I'm up early watching the sun rise. I'm sitting sideways on a bright white hammock, gently swaying with the rhythm of the wind. This wind is heavy with salt and stings my sun stripped skin. It blows the palm fronds, making them unruly, just like it blows the wispy curls of my sweet mommas hair. I'm wrapped up in my trip companion: a striped terrycloth bathrobe, pulled over my just slept in skivvies. The hammock sits quite high and is extremely taut. My mom jumped up to snuggle me, only to be bounced back like the beach rocks I tossed at the palm trees yesterday. My dad and I belly laughed for he had just wrestled with the much too tight, much too white hammock as he hoisted up next to me for a sway.
My toes can barely reach the cream colored sand, but they do. I love the way the sand molds under foot. How its cool, smooth, yet rough. I like to watch the grains of sand balance on the top of my feet and then slowly blow away - feeling the sand move from weight to weightless. The seaweed, brought in by the high tide, is still stacked on the beach. I like it this way. But in the next thirty minutes the stacks of spindly, slimy seaweed will be gone. And with it, the sweet smell of the fishy sea.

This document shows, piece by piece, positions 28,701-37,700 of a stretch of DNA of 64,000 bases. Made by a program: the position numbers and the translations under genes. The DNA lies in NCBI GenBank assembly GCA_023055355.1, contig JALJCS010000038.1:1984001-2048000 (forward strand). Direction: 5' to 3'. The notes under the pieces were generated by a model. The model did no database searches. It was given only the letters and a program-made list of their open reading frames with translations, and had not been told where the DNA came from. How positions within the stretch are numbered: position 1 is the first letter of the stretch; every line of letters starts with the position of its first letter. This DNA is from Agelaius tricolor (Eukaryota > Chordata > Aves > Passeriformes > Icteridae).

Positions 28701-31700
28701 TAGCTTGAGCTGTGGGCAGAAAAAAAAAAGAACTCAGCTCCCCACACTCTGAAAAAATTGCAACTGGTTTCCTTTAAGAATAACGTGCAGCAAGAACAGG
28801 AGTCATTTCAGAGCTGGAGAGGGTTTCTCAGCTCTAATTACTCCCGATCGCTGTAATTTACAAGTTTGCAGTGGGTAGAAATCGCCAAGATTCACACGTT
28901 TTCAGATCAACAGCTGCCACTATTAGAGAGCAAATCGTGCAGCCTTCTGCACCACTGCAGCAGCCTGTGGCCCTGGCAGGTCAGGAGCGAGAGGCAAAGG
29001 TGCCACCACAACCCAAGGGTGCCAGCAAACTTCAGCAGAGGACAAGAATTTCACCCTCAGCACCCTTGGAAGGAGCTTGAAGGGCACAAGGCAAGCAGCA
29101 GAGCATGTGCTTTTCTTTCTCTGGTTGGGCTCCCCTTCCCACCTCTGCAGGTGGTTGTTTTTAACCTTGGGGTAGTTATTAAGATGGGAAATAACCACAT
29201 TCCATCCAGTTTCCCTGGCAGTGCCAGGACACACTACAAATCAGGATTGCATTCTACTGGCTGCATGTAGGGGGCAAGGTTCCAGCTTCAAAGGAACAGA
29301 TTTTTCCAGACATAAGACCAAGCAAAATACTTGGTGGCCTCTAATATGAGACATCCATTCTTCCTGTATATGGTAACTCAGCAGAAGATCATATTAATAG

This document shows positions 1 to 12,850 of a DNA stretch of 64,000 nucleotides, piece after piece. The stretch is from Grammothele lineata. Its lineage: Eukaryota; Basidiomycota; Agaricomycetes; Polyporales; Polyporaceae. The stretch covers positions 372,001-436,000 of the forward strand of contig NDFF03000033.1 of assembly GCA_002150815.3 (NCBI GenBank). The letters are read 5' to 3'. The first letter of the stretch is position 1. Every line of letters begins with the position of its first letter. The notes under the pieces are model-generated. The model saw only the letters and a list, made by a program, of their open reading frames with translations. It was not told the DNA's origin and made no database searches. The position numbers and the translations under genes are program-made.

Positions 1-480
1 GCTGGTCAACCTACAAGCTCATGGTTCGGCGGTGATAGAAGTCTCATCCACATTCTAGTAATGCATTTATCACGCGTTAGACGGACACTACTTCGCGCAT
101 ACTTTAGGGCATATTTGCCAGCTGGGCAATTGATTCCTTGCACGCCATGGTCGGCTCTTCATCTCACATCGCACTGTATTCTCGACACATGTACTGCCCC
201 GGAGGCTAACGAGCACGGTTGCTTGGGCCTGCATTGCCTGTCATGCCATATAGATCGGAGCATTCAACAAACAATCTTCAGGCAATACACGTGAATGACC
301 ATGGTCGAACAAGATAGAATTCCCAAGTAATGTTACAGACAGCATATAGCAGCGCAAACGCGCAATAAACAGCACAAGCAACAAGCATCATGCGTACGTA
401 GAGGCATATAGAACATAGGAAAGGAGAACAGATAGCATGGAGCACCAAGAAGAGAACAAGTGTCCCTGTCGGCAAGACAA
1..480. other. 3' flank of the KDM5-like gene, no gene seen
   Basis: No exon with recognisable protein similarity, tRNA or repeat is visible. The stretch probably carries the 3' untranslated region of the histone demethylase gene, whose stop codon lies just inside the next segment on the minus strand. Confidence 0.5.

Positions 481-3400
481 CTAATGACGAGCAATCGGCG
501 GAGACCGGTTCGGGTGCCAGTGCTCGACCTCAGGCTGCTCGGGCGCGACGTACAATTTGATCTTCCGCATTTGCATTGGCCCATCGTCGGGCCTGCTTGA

The waves come and go, crash and flow. The white foam of the fallen crest leaps over the calf-high rock wall. And I can hear the hollow sound of the wind as it passes by. And the soothing voice of the waves as the break against the rocky shore. They don't crash, or lap, or roll. It's more like they tumble. Like a small child teetering on their two spindly legs as they first are learning to do a summersault. They bend at the waist, put their head on the ground and then hoist their legs over. Not much rolling, usually just a jostled landing on the back, then prying up their heavy heads, with a goofy opened mouth grin. Just to do it all again.